Tuesday, May 19, 2020

Wellington Wildlands Threatened with Clearcut Logging in BLM's Bear Grub Timber Sale

 
Beautiful fire resistant forest is proposed for group selection logging in the Bear Grub Timber Sale. These units are located at the headwaters of China Gulch and in the Wellington Wildlands. The trees marked with white paint are proposed for removal and are nearly all over 30" in diameter. 
Since the fall of 2019, Klamath Forest Alliance has been working with Applegate Neighborhood Network and residents throughout the Applegate Valley to oppose the Medford District BLM's Bear Grub Timber Sale and to protect the Wellington Wildlands.


Fire resistant forest on China Gulch marked for removal.
The Bear Grub Timber Sale proposes "group selection" logging, a form of staggered clearcut logging that removes whole groves of mature, fire resistant forest in patches up to 4 acres in size and across up to 30% of a timber sale unit. 

By removing large overstory trees and whole groves of fire resistant forest, these habitats will be converted into dense, highly flammable patches of young trees and shrubs. This form of forestry and the structural conditions it creates has been shown to increase fire hazards and significantly reduce habitat values for imperiled species like the Northern spotted owl and the Pacific fisher. 

Wellington Wildlands

To make matters worse, the Bear Grub Timber Sale targets some of the most intact, mature to late successional forest in the foothills of the Applegate Valley. In fact, the Bear Grub Timber Sale proposes group selection logging at the headwaters of China Gulch in the Wellington Wildlands, a 7,526-acre roadless area between the hamlets of Ruch and Applegate, Oregon. 

The Bear Grub Timber Sale proposes to remove whole groves of large, old trees on China Gulch. The trees marked with white paint are proposed for removal.
The Wellington Wildlands are well loved by local residents who regularly recreate in the area's highly accessible and spectacularly scenic wildland habitats, and who support the area's permanent protection. Due to its unique beauty the area is proposed as a central feature of the Applegate Ridge Trail, which would traverse the area on its way between Grants Pass and Jacksonville, Oregon. 

This non-motorized Applegate Ridge Trail proposal benefits from broad public support, and many believe the region is more valuable for wildlife, biodiversity, recreation, and as a scenic backdrop for the homes, farms, ranches, and vineyards of the Applegate Valley, than as dry, extremely marginal logged over timberland. 

Unfortunately, the local community and the BLM have very different plans for the Wellington Wildlands. While the public cherishes this wild and beautiful region, the BLM's Bear Grub Timber Sale proposes to log off this scenic corridor, sacrificing community values, recreational values, and biological values for short-term timber industry profits.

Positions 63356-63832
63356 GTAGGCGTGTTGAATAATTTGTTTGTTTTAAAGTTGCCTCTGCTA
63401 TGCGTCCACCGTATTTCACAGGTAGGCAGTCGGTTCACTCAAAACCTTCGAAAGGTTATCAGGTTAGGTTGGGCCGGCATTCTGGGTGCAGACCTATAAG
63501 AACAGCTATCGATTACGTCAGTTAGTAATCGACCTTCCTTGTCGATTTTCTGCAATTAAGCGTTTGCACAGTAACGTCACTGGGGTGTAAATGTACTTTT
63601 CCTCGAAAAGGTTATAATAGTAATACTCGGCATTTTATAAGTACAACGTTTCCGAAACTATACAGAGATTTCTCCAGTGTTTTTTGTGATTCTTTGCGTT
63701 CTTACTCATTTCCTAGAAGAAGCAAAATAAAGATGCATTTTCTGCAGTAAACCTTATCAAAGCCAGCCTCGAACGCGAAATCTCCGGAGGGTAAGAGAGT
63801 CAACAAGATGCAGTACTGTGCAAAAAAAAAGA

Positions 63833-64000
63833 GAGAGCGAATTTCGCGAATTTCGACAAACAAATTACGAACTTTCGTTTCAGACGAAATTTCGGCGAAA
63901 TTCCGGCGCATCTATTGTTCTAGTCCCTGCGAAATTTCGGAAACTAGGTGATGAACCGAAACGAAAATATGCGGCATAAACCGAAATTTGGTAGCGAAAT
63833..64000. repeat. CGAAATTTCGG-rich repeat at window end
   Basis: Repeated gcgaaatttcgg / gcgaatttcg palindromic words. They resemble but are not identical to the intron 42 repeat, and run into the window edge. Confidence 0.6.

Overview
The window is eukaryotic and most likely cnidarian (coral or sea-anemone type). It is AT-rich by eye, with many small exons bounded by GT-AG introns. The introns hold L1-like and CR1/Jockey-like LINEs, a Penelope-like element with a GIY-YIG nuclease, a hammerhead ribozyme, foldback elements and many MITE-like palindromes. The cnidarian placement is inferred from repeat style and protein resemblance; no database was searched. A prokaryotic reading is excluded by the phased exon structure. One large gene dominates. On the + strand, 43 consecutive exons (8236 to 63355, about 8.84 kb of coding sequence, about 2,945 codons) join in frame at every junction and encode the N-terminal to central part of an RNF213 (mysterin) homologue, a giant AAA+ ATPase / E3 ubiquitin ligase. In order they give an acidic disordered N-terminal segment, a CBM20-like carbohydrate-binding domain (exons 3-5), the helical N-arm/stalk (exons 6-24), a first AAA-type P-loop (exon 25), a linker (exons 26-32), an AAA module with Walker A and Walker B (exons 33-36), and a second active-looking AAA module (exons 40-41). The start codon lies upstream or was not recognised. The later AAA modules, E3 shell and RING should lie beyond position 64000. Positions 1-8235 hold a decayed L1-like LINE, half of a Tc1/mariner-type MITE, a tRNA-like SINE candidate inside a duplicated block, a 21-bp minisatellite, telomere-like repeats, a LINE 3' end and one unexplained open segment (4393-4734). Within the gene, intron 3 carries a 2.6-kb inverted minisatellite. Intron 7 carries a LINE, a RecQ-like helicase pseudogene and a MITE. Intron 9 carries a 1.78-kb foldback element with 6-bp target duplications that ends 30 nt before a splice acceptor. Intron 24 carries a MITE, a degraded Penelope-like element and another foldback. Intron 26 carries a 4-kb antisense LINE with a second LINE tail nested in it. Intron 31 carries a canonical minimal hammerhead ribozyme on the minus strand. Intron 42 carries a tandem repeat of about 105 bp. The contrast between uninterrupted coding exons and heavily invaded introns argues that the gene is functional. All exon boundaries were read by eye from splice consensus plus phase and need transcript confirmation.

A group selection clearcut proposed in open, fire resistant forest at the headwaters of China Gulch. Nearly every tree in this photograph has been marked for removal.
The China Gulch Units

Located in the rainshadow of the Siskiyou Mountains, the forests of the eastern Applegate Valley are the driest in Western Oregon. Surviving on only about 20" of annual precipitation, conifer forests are limited in distribution and survive mostly in protected canyon bottoms and on north- or east-facing slopes. Vast portions of the landscape are too arid to support forested habitats and are instead dominated by oak woodland, grasslands, and chaparral. 

Much of the Bear Grub Timber Sale proposes logging in extremely arid, harsh forested habitats and at levels that cannot be sustained into the future. For example, the largest contiguous forest in the China Gulch Watershed (a few hundred acres) has been proposed for group selection logging in the Bear Grub Timber Sale, removing up to 30% of the current forest canopy.


The largest contiguous conifer forest in the China Gulch Watershed, in the southeastern portion of Wellington Wildlands, is targeted for group selection logging. If the Bear Grub Timber Sale is implemented the forests in this photograph will be fragmented with a series of staggered clearcuts. 

Growing from extremely steep gravelly slopes, this large forested stand consists of predominantly Douglas fir with patches of bigleaf maple lining the dry, gravelly drainages. Much of the forest is open, spacious and dominated by large, old trees. The understory supports low grass and very little fuel loading. Although the trees are generally well spaced, they create an overstory canopy that suppresses understory shrub growth, while allowing enough light for a diversity of native grasses and wildflowers.

Despite the current level of fire resistance and despite the local communities' love for the Wellington Wildlands, BLM has proposed to clearcut patches of mature, closed canopy forest, increasing fire hazards, degrading wildland habitats, and damaging recreational values at the headwaters of China Gulch.


Forests of Douglas fir and big leaf maple proposed for group selection logging at the headwaters of China Gulch. 
Please help us Stop Bear Grub and Save Wellington Wildlands!

stopbeargrub.org 

Take Action! 
Contact the Medford District BLM and express your concerns. They need to hear from you! Ask them to cancel the Bear Grub Timber Sale and protect the Wellington Wildlands. 

Elizabeth Burghard-Medford District BLM, District Manager
eburghar@blm.gov

Lauren Brown-Medford District BLM , Ashland Resource Area Manager



 

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